SAN FRANCISCO — California has confirmed the state is set to sell $10 billion of revenue anticipation notes during the week of Aug. 13.
The deal is scheduled for Aug. 14 and Aug. 15 for retail orders and Aug. 16 for institutional orders and pricing, although things could change, according to Treasurer Bill Lockyer's spokesman Tom Dresslar.
The state had been expected to sell around $10 million of the Rans to help even out its cash flow since Gov. Jerry Brown released his proposed budget in January.
In June, Treasurer Bill Lockyer's office said the deal would be in August and JPMorgan and Wells Fargo had been hired to jointly manage the deal, while De La Rosa & Co would serve as co-senior manager.
Standard & Poor's said in a report Wednesday it has assigned an SP-1-plus rating to the note sale.
The ratings agency said the rating reflects its belief the state will retire the Rans when they mature in June 2013 with one series potentially maturing in May 2013.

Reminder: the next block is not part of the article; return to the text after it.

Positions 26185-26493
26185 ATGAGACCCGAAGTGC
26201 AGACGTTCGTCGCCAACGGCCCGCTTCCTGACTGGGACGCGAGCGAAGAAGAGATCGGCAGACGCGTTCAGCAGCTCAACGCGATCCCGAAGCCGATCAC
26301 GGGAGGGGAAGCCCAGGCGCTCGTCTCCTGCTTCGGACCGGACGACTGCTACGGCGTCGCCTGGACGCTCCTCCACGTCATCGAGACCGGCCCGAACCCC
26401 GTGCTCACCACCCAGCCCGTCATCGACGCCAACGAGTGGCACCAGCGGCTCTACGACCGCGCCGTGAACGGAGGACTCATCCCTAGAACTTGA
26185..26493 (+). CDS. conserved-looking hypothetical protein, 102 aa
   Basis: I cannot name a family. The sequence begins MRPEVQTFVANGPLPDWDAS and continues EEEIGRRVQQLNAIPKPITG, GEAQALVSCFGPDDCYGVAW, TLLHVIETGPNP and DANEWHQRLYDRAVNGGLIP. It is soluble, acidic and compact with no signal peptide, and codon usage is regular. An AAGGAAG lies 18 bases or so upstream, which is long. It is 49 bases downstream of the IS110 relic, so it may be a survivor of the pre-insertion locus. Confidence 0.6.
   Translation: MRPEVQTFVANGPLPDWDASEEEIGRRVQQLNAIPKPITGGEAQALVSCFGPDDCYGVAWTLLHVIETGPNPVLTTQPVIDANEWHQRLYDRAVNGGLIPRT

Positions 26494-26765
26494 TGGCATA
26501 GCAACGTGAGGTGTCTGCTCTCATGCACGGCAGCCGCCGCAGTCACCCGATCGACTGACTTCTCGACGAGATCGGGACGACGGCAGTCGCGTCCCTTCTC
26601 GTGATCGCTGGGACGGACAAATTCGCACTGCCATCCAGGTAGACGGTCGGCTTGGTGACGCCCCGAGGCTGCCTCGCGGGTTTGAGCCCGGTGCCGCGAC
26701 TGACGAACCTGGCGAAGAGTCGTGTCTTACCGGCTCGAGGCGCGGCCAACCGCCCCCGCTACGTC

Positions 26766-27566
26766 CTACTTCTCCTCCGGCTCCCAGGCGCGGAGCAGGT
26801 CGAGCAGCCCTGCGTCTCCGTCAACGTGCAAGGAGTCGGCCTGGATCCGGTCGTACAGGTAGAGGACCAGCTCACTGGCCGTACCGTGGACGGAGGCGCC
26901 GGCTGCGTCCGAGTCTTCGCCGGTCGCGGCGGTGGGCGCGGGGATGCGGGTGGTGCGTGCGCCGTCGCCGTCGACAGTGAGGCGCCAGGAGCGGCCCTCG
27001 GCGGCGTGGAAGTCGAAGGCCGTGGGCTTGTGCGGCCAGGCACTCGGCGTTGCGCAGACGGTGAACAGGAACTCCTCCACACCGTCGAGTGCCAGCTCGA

Lockyer's most recent note sale happened in February when the state sold $1 billion of privately-placed debt as part of a plan to shore up cash flow after California Controller John Chiang warned that California would run out of cash unless it adopted $3.3 billion of short-term measures.
But in recent years the state has been forced to take out bridge loans ahead of the typical Ran sales because of state and national politics.
Last year, Lockyer took out a $5.4 billion bridge loan in July from a group of eight banks in an effort to avoid potential market chaos caused by Congress' wrangling over the debt ceiling. The loan let the state postpone its regular Ran sale until September, when it sold notes of the same amount.
In 2010, Lockyer received a bridge loan of $6.7 billion to give the state time to prepare a Ran sale after the state budget was adopted 100 days late. The treasurer sold $10 billion of notes in the public markets that November to help repay the Rans.
And in 2009, California faced a cash crunch because of another late budget, which forced Chiang to issue IOUs instead of the usual annual note sale.
Cash flow problems associated with late budgets appear to have been moderated by Proposition 25, which passed in 2010 and has since forced lawmakers to pass a budget on time or else forgo pay. It also lowered the threshold for passing a budget to a majority of votes from a super majority.